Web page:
Taking Stockholm

What Women Really Think
Aug. 27 2009 4:59 PM

Taking Stockholm


Jaycee Dugard has apparently defied the face-on-the-milk-carton narrative: On Wednesday, she walked into a police station and announced that she was the 11-year-old girl who was kidnapped in South Lake Tahoe, Calif., in 1991 while she walked to her school bus stop as her stepfather looked on. A DNA test confirming her identity is pending, but police and Dugard’s family are declaring that she is who she says she is. (Already this differs from a similar case from earlier this summer, when a man announced that he was the little boy from New York kidnapped as a 2-year-old in 1955; DNA tests demonstrated that his claim-based largely on the fact that he never felt like he fit in with his family-was false. ) A man and a woman have been charged in connection with the case.


Unless Dugard was kept under lock and key for the entire 18 years of her captivity, over the next few days, certainly there will be an abundance of pieces about Stockholm syndrome and wondering why she didn't ask for help before. If Dugard’s captors gave her any freedom, locals will start piping up about how she went to the grocery store or to the park, suggesting that she could have fled at any time. That’s the pattern that emerged after kidnapped children Elizabeth Smart and Shawn Hornbeck reappeared after most had written them off for dead; Smart initially denied her identity when confronted by police, and Hornbeck apparently was allowed, after some time had passed, to socialize with kids his captor’s neighborhood and even have a girlfriend. Hornbeck’s story was even turned into an episode of Law & Order , in which the fictionalized version of Hornbeck not only chose to stay with his kidnapped but actually killed a young boy who threatened his place.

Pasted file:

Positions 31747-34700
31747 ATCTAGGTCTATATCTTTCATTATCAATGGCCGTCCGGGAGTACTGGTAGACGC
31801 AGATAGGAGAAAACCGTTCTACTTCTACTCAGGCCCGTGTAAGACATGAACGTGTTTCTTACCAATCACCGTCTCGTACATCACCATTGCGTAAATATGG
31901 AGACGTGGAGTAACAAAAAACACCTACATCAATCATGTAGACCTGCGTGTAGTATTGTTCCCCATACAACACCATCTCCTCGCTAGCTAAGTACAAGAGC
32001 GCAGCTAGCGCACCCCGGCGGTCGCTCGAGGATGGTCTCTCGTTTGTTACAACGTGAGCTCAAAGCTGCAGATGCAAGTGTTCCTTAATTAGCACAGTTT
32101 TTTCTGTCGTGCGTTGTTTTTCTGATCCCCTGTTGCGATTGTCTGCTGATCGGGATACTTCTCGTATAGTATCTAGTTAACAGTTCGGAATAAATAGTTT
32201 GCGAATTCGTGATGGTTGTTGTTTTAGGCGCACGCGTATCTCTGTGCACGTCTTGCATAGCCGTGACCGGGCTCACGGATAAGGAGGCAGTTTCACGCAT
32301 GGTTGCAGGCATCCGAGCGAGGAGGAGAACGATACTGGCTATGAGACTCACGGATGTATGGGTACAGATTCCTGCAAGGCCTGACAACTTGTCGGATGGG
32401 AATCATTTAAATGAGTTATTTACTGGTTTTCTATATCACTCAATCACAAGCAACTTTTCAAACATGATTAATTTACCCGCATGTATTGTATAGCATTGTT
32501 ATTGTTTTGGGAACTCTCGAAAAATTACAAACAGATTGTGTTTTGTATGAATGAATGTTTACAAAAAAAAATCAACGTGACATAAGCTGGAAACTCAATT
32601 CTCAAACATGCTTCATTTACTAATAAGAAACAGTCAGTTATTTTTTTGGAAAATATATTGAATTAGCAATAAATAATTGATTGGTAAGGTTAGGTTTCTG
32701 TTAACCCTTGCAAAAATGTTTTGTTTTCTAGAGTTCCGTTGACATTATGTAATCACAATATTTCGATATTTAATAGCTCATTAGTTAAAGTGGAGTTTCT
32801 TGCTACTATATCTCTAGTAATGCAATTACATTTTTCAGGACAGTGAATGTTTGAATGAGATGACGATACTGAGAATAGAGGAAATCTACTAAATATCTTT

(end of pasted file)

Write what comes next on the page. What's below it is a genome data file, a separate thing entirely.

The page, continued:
I have a difficult time conceptualizing the psychological torture that would lead a child to stay with her tormentor. Fear of the kidnapper hurting her if she’s caught in an escape attempt? Fear of reprisal to her true family? A defensive response to the sexual, physical, and emotional trauma of the most restrictive phase of captivity? Brainwashing that her family no longer wants her, that this is how life must be from now on? Might children’s natural ability to adapt, the same thing that allows them to remain cheerful in the face of more mundane family strife or even learn a new language rapidly, keep them tethered to an abuser? Unfairly, Dugard will be asked a lot of questions about her behavior in coming days; perhaps it will even be difficult for her family, including a 19-year-old sister she barely knew, to keep the suspicions from their minds. But at least they’ve been reunited.

Image is a screenshot from a video about Jaycee Dugard's disappearance.

Torie Bosch is the editor of Future Tense, a project of Slate, the New America Foundation, and Arizona State that looks at the implications of new technologies. 



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